"I think it's important that everyone in the wine industry understands the carbon footprint that results from their production of wine and understands what they can do to minimize that," Barwick said.

There is no shortage of information and support in the wine industry about how to reduce energy use, reduce waste and promote environmentally friendly farming practices. Since 2001 the industry has published a workbook that helps California wineries assess and improve the sustainability of their operations.

Suggestions range from installation of solar panels and smart reuse of water to simple things like replacing inefficient pumps and cooling equipment with newer, more efficient models.

And yet a sense pervaded the seminar that all the wine industry's efforts to reduce its own emissions will be for naught if other industries don't follow suit. A new coal-burning power plant comes online every week in China, Dolan noted.

"This may be your country, but that sky is connected to my sky," Campo said.

The sky over the Penedes grape-growing region south of Barcelona has in recent years been significantly warmer than the historical average, Campo said.

This has caused bud break to happen earlier in the spring, accelerated the ripening process of the grapes, and triggered harvest to occur an average of 13 days earlier than normal, Campo said.

Such shortening of the growing season can cause major problems for winemakers.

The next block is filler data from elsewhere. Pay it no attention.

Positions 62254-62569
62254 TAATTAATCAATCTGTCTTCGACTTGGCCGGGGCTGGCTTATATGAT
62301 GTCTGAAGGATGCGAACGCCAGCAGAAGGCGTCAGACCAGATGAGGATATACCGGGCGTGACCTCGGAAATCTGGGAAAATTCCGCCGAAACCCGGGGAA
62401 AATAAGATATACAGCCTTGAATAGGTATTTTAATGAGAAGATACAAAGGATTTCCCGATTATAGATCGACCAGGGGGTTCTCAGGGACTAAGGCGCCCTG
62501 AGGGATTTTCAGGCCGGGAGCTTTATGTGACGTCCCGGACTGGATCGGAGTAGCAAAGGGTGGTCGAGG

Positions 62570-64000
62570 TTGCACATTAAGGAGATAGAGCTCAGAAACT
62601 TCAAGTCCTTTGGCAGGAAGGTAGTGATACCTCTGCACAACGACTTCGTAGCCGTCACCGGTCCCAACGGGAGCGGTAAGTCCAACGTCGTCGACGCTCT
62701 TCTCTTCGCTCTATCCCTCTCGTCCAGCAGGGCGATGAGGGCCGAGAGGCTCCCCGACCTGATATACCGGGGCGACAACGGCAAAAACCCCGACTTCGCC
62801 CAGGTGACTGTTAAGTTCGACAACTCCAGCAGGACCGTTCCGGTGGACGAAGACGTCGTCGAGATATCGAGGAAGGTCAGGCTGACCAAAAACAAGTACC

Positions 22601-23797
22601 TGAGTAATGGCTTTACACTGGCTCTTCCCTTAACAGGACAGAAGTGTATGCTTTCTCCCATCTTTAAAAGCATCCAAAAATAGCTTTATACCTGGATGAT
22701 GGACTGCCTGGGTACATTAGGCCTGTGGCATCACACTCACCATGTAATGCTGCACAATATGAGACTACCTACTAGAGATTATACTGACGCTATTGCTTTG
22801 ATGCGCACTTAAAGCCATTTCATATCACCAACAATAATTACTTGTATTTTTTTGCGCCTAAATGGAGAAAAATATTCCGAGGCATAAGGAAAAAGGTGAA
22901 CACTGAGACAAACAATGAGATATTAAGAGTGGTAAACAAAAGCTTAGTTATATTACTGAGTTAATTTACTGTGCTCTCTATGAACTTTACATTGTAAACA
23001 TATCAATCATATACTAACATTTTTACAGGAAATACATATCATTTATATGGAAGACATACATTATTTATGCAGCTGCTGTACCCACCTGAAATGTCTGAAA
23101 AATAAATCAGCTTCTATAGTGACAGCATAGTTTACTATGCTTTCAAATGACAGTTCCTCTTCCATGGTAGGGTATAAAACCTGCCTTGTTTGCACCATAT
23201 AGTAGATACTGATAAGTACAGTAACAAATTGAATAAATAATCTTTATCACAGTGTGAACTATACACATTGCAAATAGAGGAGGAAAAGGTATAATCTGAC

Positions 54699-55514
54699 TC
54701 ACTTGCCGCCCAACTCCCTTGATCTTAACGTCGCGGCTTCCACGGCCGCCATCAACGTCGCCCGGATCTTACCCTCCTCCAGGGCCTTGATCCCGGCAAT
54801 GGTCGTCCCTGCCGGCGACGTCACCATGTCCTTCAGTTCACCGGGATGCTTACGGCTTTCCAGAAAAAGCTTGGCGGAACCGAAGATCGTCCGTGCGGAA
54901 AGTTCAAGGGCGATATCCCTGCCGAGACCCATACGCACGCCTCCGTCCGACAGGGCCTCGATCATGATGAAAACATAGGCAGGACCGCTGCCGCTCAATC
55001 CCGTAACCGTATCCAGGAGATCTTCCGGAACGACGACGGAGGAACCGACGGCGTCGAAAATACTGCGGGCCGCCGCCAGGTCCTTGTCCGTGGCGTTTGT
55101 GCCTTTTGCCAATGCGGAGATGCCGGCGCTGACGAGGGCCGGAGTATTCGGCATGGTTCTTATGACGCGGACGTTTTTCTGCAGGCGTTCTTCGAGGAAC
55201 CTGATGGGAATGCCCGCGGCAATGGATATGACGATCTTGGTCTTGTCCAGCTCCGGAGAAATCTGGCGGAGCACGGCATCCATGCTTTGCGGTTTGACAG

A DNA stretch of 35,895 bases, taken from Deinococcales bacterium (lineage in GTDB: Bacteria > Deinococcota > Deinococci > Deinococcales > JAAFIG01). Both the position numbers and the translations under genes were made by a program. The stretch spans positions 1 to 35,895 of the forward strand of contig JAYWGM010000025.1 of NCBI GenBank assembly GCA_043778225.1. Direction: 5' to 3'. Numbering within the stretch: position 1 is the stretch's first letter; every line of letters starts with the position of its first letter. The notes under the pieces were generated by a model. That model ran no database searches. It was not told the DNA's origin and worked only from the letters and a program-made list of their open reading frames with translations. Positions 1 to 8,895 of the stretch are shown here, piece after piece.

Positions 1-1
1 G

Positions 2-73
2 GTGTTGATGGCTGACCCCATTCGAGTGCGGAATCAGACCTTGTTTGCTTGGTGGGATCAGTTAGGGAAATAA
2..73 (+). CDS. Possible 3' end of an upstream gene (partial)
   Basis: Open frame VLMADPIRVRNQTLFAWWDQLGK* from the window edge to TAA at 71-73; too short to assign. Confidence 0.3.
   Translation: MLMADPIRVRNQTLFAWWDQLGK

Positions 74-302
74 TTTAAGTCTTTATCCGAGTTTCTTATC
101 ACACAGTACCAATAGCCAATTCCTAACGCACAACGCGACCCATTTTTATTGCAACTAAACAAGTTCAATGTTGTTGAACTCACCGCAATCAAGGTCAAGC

Grapes that ripen quickly sometimes leave a "green" or "astringent" taste in the wine because the seeds did not have time to fully mature, Campo said.

Higher temperatures also tend to give grapes a higher sugar content, which can lead to higher-alcohol wines. In Europe, this could pose particular problems for wine regions whose laws cap alcohol content, Campo said.

The impact on Sonoma County growers is an open question.

The conventional wisdom locally is that Sonoma's proximity to the coast should keep higher temperatures somewhat in check.

"We are in a better position to adjust to climate change than a region that doesn't have the Pacific Ocean on their coast," said Nick Frey, president of the Sonoma County Wine Grape Commission.

Further inland in Napa, where maritime cooling has less of an effect and average temperatures are higher, grape growers have serious concerns but are not panicking, said Jim Verhey, managing director of Silverado Wine Growers, one of the valley's largest grape growers.

Growers are already dealing with weather extremes, Verhey said. Cover crops, canopy management and better timing of irrigation are all techniques growers can use to help their vines through heat spikes.

More studies are needed, however, to figure out which techniques work best and what changes California wineries are likely to face. Consensus has been reached, however, on what's causing the problem.

"If you are a grape grower and you do not believe these extremes are created by our presence and the fact that we are releasing way too much greenhouse gases, you are asleep. Sound asleep," Verhey said.

You can reach Staff Writer Kevin McCallum at 521-5207 or kevin.mccallum@pressdemocrat.com.